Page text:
- Peter Behrens, Turbine Factory
- Le Corbusier, Villa Savoye
- Frank Lloyd Wright, Fallingwater
- Wright, Fallingwater
- Frank Lloyd Wright, Solomon R. Guggenheim Museum
- Mies van der Rohe, Seagram Building
- Mies van der Rohe, Seagram Building
- Gordon Bunshaft, Lever House
- Negotiating the past in Berlin: the Palast der Republik
- International Style architecture
Le Corbusier, Villa Savoye, Poissy, France, 1929
"The house is a box in the air,..."
—Le Corbusier, Précisions
Located just outside Paris, the Villa Savoye offered an escape from the crowded city for its wealthy patrons. Its location on a large unrestricted site allowed Le Corbusier total creative freedom. The delicate floating box that he designed is both functional house and modernist sculpture, elegantly melding form and function.
Le Corbusier had been developing his theories on modern architecture throughout the previous decade. In 1920, he founded the journal L’Esprit Nouveau, and many of the essays he published there would eventually be incorporated into his landmark collection of essays, Vers une architecture (Toward an Architecture) in 1923. This book celebrated science, technology, and reason, arguing that modern machines could create highly precise objects not unlike the ideal platonic forms valued by the ancient Greeks. Le Corbusier lavished praise on the totems of modernity—race cars, airplanes, and factories—marveling at the beauty of their efficiency. However, he also argued that beauty lay not only in the newest technology but in ancient works such as the Parthenon, whose refined forms represented, in his view, the perfection of earlier Archaic systems. Le Corbusier sought to isolate what he called type forms, which were universal elements of design that can work together in a system. He found these across time and across the globe, in the fields of architecture and engineering. The many images embedded throughout the text drew striking visual parallels and eloquently expressed his search for modern perfection through universal forms.
Pages from Le Corbusier, Vers une Architecture (Toward an Architecture), 1923
The Villa Savoye incorporated these principles, and also realized many of the concepts expressed in Vers une Architecture. Made of reinforced concrete, the ground floor walls are recessed and painted green so that the house looks like a box floating on delicate pilotis. Visitors arrive by car, in true machine-age fashion. The stark white exterior wall, with its strips of ribbon windows, has a remarkably smooth, planar quality. This stands in contrast to the fluidity of the interior, which is organized by a multistory ramp that leads the viewer on a gently curving path through a building that is nearly square. The contrast between the sharp angles of the plan and the dynamism of the spaces inside charge the house with a subtle energy.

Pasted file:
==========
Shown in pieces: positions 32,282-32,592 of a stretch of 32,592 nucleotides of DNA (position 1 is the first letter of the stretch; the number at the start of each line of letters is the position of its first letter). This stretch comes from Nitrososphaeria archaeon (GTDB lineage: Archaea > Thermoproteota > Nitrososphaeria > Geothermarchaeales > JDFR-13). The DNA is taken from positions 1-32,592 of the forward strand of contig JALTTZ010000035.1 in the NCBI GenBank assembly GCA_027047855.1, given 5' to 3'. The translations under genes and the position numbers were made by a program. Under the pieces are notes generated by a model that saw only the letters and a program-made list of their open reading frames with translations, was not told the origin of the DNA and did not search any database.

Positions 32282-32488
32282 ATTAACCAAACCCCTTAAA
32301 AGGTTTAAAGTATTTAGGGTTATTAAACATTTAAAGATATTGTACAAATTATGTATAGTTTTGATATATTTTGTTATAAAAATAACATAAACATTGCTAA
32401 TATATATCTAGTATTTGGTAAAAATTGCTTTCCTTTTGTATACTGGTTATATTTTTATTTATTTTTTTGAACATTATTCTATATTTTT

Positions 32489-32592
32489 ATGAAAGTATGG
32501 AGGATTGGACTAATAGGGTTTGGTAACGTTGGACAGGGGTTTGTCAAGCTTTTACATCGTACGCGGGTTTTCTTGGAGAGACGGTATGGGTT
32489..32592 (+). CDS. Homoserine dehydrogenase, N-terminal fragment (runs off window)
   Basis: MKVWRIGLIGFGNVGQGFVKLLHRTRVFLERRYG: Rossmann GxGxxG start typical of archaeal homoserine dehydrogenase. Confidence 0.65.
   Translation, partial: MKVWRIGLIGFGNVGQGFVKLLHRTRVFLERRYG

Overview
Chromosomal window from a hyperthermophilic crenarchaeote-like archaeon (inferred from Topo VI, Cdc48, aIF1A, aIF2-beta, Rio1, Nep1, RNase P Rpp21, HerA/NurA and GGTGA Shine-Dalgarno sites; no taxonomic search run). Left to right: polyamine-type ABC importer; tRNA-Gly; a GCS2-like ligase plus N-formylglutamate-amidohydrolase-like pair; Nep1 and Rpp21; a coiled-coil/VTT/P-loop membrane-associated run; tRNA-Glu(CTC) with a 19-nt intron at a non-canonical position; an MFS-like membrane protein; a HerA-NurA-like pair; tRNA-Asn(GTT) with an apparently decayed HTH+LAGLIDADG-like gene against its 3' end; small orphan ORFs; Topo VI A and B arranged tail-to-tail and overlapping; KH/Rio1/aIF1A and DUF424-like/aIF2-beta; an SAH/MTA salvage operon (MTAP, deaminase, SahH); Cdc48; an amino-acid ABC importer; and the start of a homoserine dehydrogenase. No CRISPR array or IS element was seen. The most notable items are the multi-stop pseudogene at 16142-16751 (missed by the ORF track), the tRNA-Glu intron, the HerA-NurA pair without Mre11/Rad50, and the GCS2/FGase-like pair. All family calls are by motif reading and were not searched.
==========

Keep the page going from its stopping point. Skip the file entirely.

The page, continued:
Plan, Le Corbusier, Villa Savoye, Poissy, France, 1929
Essay by Dr. Malka Simon
Want to join the conversation?
- Built of concrete and standing on columns where the wind can blow underneath, it is architecturally beautiful, to be sure, but it must be very expensive to heat in the winter. My question, then, is, "Does an architect have a responsibility to the environment, or just to beauty?(4 votes)
- Certainly environmental and cost concerns took a back seat to design during this period, but the heating and maintenance cost didn't matter as much when designing for a well-to-do owner. While the environmental impact of energy use would concern us today, notice the use of terraced green space---very much a modern desire. The "airflow" design would also be beneficial in a warmer climate, potentially REDUCING cooling costs. So the design could still be quite viable today, depending on location, and of course integrating updated materials technology. But visually, and as a living space, it would still be in line with the original concept.(6 votes)
- how is this maths(2 votes)
- what year was this article written? I am wanting to reference it in an essay but would need a publication date, thanks.(2 votes)
- would a lot of people buy his houses(2 votes)
- Probably, just because the architect was famous, and also, his houses probably had other features that other houses may not have had at the time.(3 votes)